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Tennessee Wildlife Resources Agency
Ellington Agricultural Center
440 Hogan Road
Nashville, TN 37220
(615) 781-6500
Endangered Alabama Lampmussel Returns to the Elk River

Like many Tennessee drainage rivers, the Elk River once supported a highly diverse mussel fauna of at least 61 species (this level of diversity now persists only in the Duck and Clinch rivers). The Elk River originates on the western edge of the Cumberland Plateau in south-central Tennessee and flows approximately 202 miles westward before joining the Tennessee River in northern Alabama and has two hydro-electric dams.

For many decades subsequent to dam construction, cold water releases from the reservoirs of Tennessee Valley Authority’s (TVA) Tim’s Ford Dam and Arnold Engineering Design Company’s Elk River Dam affected freshwater mussel populations. But in 2005, TVA initiated formal consultation with the U.S. Fish and Wildlife Service (USFWS) regarding routine operation and maintenance of TVA’s water control structures. An agreement concluded in 2006 resulted in a TVA-managed flow regime that more closely simulates natural flows and water temperatures in the 100 miles of river downstream from the dam.

Since 2007, TVA has modified water releases from Tim’s Ford Dam to promote recovery of federally listed mussels and fish while continuing to support an artificial trout fishery and numerous demands for water. Although relatively few mussels remain in the river below the dam, populations downstream of Fayetteville, TN and the Harms Mill low-head dam have shown notable improvements since 2008.

These improvements encouraged TWRA and Alabama Department of Wildlife and Freshwater Fisheries (ADWFF) to work cooperatively in reintroducing hatchery-reared individuals of the extremely rare and federally endangered Alabama Lampmussel (Lampsilis virescens) into the lower Elk River.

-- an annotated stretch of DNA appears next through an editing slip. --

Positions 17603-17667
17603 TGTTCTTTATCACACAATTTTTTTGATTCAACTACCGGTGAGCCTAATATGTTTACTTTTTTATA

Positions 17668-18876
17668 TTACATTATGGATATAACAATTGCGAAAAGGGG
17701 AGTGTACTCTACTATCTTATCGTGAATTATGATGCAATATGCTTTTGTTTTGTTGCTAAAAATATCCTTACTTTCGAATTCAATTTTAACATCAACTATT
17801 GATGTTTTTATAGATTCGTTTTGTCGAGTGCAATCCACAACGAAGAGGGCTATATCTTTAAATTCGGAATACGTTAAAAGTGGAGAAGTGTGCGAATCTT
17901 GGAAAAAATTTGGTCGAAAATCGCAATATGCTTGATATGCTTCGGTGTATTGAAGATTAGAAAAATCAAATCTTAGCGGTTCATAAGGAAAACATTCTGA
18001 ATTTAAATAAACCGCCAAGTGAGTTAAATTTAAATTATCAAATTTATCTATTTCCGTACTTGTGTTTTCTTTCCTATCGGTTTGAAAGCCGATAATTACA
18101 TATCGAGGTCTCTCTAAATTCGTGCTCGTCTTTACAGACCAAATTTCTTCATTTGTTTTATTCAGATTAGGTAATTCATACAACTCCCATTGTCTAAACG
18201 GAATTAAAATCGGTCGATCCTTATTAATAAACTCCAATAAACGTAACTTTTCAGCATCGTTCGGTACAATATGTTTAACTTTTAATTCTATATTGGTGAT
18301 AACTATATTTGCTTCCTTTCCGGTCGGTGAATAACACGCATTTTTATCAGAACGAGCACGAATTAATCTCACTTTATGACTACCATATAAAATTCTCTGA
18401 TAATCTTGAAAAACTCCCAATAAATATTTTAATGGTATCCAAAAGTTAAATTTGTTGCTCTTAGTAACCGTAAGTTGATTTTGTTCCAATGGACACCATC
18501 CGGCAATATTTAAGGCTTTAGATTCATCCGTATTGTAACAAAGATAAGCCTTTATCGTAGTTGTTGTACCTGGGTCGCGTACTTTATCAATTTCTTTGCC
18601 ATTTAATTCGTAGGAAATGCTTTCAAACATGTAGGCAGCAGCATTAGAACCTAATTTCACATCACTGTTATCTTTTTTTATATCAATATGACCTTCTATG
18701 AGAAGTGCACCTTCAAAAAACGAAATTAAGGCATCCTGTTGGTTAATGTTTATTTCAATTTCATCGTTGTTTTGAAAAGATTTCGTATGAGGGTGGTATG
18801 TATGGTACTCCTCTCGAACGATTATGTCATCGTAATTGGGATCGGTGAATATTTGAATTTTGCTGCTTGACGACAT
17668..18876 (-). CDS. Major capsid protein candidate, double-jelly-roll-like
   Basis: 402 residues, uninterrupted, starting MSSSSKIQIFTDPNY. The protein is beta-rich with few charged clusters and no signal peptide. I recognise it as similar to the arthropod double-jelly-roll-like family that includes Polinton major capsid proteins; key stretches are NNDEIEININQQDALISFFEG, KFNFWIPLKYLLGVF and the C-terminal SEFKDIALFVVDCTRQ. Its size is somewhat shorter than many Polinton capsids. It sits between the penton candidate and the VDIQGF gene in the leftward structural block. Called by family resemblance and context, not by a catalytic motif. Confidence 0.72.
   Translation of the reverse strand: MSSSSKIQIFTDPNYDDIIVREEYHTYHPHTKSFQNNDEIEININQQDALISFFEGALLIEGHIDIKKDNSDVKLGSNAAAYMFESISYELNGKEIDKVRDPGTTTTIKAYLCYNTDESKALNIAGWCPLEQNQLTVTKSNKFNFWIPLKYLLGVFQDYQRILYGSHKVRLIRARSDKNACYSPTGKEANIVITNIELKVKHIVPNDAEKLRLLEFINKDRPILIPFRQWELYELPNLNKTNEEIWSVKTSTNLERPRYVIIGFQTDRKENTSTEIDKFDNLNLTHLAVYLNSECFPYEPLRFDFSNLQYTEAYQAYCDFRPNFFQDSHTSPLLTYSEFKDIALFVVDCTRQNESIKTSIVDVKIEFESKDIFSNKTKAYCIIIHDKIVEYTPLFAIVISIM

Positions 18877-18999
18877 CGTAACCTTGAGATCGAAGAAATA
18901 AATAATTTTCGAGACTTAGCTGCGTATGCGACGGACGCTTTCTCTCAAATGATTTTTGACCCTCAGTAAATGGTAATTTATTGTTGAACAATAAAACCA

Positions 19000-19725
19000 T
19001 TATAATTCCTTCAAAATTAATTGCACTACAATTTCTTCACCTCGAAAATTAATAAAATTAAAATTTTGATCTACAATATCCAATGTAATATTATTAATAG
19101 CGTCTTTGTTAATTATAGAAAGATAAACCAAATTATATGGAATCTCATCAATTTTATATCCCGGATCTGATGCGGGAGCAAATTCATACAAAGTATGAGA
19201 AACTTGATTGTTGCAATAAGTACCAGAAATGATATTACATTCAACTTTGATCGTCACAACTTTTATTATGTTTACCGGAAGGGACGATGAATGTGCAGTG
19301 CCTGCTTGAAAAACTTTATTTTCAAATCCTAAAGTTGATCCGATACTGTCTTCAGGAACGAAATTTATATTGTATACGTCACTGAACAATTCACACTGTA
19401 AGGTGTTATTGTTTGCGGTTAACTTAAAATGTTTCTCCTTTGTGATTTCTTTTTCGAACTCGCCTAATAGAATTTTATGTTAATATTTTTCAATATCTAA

Endemic to the Tennessee River system, the Alabama Lampmussel historically occurred from its headwaters downstream to Muscle Shoals, AL, but it has now been eliminated from over 95% of its former range. It once occurred in small creeks to large rivers; however, at present it only persists in a small section of the Emory River, Morgan County, TN, and in the upper reaches of the Paint Rock River system, Jackson County, AL.

The mussel reintroduction process begins when ADWFF collects female Alabama Lampmussels from the Paint Rock river system to produce juvenile mussels at its Alabama Aquatic Biodiversity Center. Microscopic packman-shaped parasitic larvae called glochidia are extracted from the female mussel’s gills and inoculated onto the gills of its host fish species (rockbass, largemouth and redeye bass). After about one month, the larval mussels transform into juveniles. Alabama Aquatic Biodiversity Center staff under the direction of Dr. Paul Johnson collect the juvenile mussels and grow them in pond culture systems for a year or more until they are large enough to be released.

Don Hubbs, TWRA Mollusk Recovery Coordinator, tested survival of reintroduced mussels in the river using a mussel silo, which holds the mussels and allows them to filter feed on algae and bacteria present in the river water. After one month, he retrieved the silo and recorded a 100 % survival rate. Results of this trial in 2010 led TWRA and ADWFF to initiate a full reintroduction plan.

As of fall 2017, the agencies had stocked 10,462 Alabama Lampmussels into the Tennessee portion of the Elk River. The largest stocking to date occurred in summer 2017 when TWRA (Don Hubbs and Bobby Brown), AWDFF (Dr. Paul Johnson and Jeff Garner) and USFWS (Stephanie Chance and Sarah Harrison) released 8,000 juvenile Alabama Lampmussels, helping to bring this rare animal back from the brink of extinction and securing its future.

Download a fact sheet on this mussel reintroduction project to see some happy biologists at work.

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